Wednesday, July 20, 2005

Threads of Hope: desparachos (disappeared) and arpilleres (tapestries)

I hope they give him to me: whether in pieces or as a corpse. That they give him to me and let me bury him. That’s what keeps me alive. It gives me strength until the hour of my death. I will not forgive them.

It happens on occasion in my work that a student asks me: is it possible to create new theatre forms?
I usually respond, rather dryly, no. Then I make a comparison of visual art and theatre. Yes, we have often new styles: seemingly every other new kid on the block has his gimmick, his particular way, or style. But look at the social form of painting: galleries are dead in the sense of who today can think of creating for the tastes and needs of the rich, the famous or some bank? Who goes to those galleries, or to museums, for that matter. For me, museums are as bad as church. (Obviously certain tourist and academic reasons do exist for going).

But form is another matter, related to function. Look at the origin of Hip Hop, as my friend MC Baba puts it: it was about a community creating a space (a form) where there was no space.

Or speaking on theatre: I would much rather see a show put up by a group of retirees in a social centre speaking about their lives than go to an expensive theatre and sit in the dark and watch the avantguardia "dallying with forms".

Nothing compares to the pain of the mother.

So this brings me to this wonderful and sad film, Threads of Hope by Andrew Johnson, about the Chilean mothers of the desparachos. We see how the cries of the souls of these mothers transformed a tradition of tapestry weaving into a political force that eventually brought the world’s attention to the brutal military regime of Pinochet.

Here we see the healing, transformative power of art at the service of politics. But more than politics: these are real acts, Promethean acts of courage and rebellion, death defying gestures, akin to that lone individual who stood up to the tanks in Tinaman Square. The police would actually seek out these arpilleres and their makers. They had to be smuggled out of the country to be put on exhibition.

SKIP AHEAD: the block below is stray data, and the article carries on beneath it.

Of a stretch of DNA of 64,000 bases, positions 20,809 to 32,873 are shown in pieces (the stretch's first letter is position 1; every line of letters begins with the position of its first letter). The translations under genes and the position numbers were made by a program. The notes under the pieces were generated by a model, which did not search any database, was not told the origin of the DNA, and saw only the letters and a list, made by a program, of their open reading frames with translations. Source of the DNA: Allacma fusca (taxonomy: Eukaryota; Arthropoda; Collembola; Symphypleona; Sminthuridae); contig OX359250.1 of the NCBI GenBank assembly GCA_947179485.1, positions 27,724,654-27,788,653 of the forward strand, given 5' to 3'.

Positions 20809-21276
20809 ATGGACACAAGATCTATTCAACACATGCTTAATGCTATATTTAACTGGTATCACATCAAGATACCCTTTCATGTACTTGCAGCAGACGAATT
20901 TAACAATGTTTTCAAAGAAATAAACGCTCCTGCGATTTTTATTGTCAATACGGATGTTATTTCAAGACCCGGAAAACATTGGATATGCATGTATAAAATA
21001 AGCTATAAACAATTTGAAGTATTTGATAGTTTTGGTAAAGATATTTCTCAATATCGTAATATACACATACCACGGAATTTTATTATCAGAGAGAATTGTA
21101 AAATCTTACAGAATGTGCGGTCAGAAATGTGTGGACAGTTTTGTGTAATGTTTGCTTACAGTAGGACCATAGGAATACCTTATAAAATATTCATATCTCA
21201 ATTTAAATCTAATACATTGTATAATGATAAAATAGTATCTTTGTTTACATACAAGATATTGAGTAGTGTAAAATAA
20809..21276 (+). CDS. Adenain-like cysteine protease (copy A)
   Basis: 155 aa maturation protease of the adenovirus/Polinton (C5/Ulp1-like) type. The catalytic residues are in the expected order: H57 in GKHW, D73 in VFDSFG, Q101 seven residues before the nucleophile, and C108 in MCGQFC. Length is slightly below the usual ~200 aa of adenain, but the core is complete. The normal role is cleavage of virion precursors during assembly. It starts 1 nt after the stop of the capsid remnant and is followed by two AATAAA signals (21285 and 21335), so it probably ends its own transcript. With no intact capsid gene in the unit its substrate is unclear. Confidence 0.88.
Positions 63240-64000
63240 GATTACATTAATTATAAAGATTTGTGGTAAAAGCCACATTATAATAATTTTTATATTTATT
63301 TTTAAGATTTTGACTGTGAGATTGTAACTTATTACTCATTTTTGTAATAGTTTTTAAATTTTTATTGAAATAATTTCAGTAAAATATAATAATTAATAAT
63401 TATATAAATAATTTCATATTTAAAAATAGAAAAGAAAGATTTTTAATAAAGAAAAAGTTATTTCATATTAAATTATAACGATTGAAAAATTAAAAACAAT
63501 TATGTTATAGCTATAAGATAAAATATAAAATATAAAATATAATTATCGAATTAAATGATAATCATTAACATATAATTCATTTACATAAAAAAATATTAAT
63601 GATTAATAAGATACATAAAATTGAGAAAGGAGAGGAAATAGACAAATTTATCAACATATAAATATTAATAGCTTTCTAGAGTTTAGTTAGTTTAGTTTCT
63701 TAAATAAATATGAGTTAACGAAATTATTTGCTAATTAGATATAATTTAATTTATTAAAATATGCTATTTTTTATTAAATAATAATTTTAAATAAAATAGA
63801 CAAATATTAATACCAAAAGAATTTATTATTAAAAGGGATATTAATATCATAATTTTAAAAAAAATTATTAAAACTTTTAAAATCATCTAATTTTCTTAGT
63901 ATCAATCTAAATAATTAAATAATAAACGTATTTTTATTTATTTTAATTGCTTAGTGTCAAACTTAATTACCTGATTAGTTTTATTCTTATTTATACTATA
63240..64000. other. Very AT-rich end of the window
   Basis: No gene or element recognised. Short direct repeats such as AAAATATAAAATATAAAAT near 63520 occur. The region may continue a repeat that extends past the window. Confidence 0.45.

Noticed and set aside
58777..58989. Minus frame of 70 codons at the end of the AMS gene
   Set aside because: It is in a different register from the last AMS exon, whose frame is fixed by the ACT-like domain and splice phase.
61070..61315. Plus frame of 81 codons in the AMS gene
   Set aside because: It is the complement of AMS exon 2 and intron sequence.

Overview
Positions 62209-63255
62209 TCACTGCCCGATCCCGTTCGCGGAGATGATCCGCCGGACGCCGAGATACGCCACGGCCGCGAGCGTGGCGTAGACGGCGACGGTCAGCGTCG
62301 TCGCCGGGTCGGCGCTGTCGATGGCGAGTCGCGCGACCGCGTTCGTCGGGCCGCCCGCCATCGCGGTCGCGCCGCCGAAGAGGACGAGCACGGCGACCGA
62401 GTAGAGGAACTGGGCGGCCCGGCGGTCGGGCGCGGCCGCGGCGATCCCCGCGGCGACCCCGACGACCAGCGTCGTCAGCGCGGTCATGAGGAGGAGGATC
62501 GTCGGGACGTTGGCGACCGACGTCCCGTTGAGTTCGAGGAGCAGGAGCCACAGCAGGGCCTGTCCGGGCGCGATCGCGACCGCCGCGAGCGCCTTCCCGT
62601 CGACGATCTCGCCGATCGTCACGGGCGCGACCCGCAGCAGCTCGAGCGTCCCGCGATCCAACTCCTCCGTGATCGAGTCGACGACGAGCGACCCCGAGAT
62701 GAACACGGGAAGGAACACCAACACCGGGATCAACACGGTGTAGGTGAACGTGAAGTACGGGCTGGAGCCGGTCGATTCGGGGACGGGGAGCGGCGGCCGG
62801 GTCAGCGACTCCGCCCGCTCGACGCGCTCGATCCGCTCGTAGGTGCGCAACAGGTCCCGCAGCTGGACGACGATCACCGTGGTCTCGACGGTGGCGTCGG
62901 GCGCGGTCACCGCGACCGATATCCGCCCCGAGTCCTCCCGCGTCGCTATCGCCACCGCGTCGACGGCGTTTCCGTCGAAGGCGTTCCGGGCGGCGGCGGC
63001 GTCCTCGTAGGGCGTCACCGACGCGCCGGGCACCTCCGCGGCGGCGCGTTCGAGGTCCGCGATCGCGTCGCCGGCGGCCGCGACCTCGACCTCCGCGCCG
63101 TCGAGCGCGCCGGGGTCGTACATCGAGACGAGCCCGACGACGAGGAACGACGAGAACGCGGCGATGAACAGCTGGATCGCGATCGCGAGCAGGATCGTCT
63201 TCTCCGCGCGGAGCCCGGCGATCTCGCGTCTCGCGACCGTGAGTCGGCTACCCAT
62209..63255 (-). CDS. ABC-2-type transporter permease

My son is a piece of my heart and without that piece of heart the machine doesn’t work well.

In the naiveté of the visual forms, in the “poor” aspect of the production, in the sincerity of expression, in these desperate outcries, we find that all too evasive and perfect union of form and content; of political and artistic, of daily life and rebellion. In the fragmentation of their souls, in their actual physical loss of their children (an extension of their very bodies, their flesh) there is an attempt of reconstruction. In the actual working of the material, as they pieced together bits of found cloth, they were able to weave together new life. From pain and grief, through artistic creation, they found courage and strength. And in the consequent forming of new communities and of a sense solidarity with other grieving mothers they created a political movement.

We see also other art forms were transformed by the mothers of the desparachos, in music and dance; and in their travels and networking these new forms were exported to other countries in need, South Africa and Argentina, for example.

Yet for many there is still a search for closure, that only when the truths be told will their suffering be assuaged.

(a tapestry from Afghanistan)

I ask and I’ll never tire searching and asking: what has happened to him? Someday they’ll come back. A home is waiting, a beating heart is always asking: will they come home someday?

You can see this wonderful film for free online at the great and resource rich site:

Look for the "Ricerca" window and type in "Threads of Hope".

Or download/open directly to the film: Real Player; Media Player.


At 4:54 AM, Anonymous Anonymous said...

Moving along. This blog is happening. TW


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